Cross-weld tensile tests recorded an ultimate tensile stress of 539 to 541 N/mm 2 with failure occurring in the parent metal well away from the joint or the HAZ region. Transverse face and root bend tests achieved 180° deflection without tearing or revealing any welding defects, see Figs 5 & 6.

Fig.5. Crossweld tensile samples (weld surfaces removed in sample on left)


Fig.6. Typical bend test results in 12mm thick alloy steel plate, showing parent metal, and first pass and second pass in tension

Metallographic examination of a section is shown in Fig 3 and indicates a reasonably uniform shaped double-sided weld profile with no evidence of buried defects. The weld region exhibited two distinct microstructural zones. One of these is the central thermomechanically affected zone (TMAZ), which had transformed with associated recrystallisation and grain growth. On both sides of the TMAZ, a HAZ region was present, showing some transformation close to the weld but with no evidence of grain growth. Further out, towards the parent material, the HAZ still showed a degree of tempering, but had not transformed. The HAZ zones on either side were similar in all features. Typical of this type of steel, the parent material showed a very fine ferritic/martensitic structure.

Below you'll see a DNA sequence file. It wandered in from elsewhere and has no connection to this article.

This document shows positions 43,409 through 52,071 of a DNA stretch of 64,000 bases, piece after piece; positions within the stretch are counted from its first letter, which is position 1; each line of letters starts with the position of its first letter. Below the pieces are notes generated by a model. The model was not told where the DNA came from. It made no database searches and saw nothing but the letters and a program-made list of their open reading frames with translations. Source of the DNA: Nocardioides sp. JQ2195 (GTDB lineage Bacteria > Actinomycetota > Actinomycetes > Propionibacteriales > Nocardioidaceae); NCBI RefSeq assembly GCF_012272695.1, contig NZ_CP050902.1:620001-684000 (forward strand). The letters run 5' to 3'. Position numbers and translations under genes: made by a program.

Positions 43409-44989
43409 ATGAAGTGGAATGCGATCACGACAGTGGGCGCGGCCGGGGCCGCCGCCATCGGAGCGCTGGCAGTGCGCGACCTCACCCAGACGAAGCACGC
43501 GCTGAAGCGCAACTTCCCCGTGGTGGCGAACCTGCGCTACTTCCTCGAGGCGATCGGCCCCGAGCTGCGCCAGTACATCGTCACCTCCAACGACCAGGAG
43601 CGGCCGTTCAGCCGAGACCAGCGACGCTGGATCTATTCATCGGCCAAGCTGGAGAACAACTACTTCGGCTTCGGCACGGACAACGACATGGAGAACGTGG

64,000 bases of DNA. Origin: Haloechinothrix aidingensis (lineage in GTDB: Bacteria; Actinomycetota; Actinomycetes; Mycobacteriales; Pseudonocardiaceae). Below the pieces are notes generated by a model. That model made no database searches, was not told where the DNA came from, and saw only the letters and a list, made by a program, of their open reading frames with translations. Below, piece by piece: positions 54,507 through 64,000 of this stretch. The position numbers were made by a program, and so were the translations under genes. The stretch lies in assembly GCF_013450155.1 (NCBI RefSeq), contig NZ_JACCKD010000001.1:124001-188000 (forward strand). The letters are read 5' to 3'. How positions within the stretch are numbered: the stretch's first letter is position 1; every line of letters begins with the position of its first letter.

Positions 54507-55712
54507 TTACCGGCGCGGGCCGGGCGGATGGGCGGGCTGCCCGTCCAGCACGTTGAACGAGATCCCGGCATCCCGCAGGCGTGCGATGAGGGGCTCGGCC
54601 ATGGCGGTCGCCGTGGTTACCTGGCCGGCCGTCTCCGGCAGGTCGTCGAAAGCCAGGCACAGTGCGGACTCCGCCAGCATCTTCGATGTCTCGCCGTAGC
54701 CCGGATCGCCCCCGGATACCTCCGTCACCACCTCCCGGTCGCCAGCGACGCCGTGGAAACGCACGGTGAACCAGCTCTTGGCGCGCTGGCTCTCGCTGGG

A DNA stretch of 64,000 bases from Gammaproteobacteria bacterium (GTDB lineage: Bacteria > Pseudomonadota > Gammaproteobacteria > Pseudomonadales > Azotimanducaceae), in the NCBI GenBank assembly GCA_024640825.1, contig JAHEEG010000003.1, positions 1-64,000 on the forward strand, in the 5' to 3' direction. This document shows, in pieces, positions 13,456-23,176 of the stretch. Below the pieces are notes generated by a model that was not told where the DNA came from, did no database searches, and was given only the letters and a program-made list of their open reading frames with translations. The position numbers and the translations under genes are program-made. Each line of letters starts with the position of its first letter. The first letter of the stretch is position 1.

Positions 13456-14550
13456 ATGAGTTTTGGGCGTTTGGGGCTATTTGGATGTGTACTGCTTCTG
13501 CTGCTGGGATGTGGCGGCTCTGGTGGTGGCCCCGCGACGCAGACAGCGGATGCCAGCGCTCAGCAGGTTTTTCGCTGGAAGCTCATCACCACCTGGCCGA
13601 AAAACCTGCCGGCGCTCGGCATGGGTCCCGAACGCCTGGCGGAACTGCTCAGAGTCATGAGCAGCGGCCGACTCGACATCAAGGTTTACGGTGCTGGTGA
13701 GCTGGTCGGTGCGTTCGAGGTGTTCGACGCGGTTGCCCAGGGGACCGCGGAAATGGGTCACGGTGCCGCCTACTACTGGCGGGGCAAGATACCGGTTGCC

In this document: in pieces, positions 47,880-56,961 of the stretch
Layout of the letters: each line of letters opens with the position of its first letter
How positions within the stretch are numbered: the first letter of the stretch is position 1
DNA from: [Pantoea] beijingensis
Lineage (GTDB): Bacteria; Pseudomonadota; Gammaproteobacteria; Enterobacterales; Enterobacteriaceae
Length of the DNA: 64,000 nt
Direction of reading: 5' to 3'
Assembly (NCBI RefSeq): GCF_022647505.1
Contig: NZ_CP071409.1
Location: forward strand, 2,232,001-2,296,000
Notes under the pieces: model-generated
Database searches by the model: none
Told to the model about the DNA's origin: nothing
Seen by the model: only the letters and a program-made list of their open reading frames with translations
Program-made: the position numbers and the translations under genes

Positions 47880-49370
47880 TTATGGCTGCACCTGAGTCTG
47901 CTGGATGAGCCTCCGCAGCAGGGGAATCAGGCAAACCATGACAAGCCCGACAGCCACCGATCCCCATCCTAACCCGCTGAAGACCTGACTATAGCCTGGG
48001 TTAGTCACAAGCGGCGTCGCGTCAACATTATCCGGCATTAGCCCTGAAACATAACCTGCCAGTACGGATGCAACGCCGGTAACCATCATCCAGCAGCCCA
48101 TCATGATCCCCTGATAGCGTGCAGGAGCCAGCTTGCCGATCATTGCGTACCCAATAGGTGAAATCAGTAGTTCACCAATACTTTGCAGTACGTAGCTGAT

Within the TMAZ, a range of ferrite and martensite structures had developed, a typical example being shown in Fig 7. Some light etching bands were present towards the top of each weld pass. Energy dispersive x-ray microanalysis of these bands indicated the presence of some tool debris. Longitudinal weld sections, however, confirmed that no measurable reduction in weld depth had occurred after steady state welding conditions had been established. There was no evidence of buried defects within the weld region.